In the time it takes your computer to boot up, you can probably make some toast or a cup of tea before the thing is ready to use. In the near future, you might only have enough time to take a sip of that tea or check your watch.

Mindful of how frustrating the wait is, makers of PCs’ basic input/output systems (BIOS) are working on bringing instant-on computing closer to reality with promises of significantly faster boot time.

“People want PCs to be like their toaster. Push a button and it is ready,” says Steve Jones, vice-president and chief scientist of core systems at Phoenix Technologies, one of the biggest BIOS makers.

The BIOS is the first piece of code that a computer runs when it is powered on. Before Windows or Linux can start, the BIOS identifies, tests and gets system devices such as the video display card, the hard disk and other hardware up and running. But running the tests every time the machine powers on can be time consuming.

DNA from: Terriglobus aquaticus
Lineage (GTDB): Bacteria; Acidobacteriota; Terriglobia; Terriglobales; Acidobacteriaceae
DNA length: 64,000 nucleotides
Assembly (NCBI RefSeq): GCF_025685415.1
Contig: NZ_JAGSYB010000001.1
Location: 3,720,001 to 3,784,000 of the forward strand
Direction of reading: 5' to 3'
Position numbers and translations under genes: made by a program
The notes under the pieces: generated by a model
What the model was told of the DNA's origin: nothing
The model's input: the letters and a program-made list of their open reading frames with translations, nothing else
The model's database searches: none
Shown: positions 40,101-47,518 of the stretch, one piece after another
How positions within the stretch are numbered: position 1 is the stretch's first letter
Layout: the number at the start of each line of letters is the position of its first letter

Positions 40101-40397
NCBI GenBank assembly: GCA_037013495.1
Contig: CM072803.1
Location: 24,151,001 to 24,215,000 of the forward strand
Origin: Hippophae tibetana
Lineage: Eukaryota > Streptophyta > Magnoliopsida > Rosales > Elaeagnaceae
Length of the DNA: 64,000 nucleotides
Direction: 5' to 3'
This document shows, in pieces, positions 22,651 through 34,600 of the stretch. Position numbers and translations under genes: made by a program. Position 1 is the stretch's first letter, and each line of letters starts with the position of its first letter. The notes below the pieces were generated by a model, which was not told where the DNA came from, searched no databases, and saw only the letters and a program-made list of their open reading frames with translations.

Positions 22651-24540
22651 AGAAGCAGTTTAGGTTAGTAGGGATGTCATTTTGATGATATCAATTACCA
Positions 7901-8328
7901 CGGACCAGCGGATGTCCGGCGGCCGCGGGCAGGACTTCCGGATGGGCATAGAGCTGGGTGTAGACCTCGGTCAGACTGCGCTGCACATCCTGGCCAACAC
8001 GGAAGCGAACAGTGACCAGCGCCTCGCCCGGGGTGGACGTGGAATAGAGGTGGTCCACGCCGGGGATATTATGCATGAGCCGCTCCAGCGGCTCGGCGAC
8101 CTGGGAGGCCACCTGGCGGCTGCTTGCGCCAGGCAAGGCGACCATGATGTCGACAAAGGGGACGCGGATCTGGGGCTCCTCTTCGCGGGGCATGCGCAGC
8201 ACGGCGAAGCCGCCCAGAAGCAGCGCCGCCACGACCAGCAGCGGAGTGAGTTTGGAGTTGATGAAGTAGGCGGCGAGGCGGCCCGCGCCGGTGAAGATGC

At Intel’s developer conference last week, Phoenix announced that the latest version of its BIOS could boot in just about a second by cutting out redundant checks and creating a smarter version of the firmware . Of course, that still leaves the time that it takes Windows to start up, but Microsoft has been working on that, too, and claims that Windows 7 starts up in about 20 seconds, compared to the 50 seconds or so for Vista.

The faster boot time will help users, says Nathan Brookwood, a research fellow at market research and consulting company Insight 64. But even with Microsoft’s improvements, he says, it is still nearly a minute before the user is completely up and running. “Every software application today wants to go out there and check for the latest version on boot up, which just gets in the way of what you really want to do And that is check e-mail,” he says.

Shrinking this digital annoyance is the new quest for PC makers. For most people, computers today have become as much a consumer electronics product as TVs, cellphones and DVD players. That means, consumers expect the same kind of instant response from their computers are they get from other electronics devices.

Wired.Com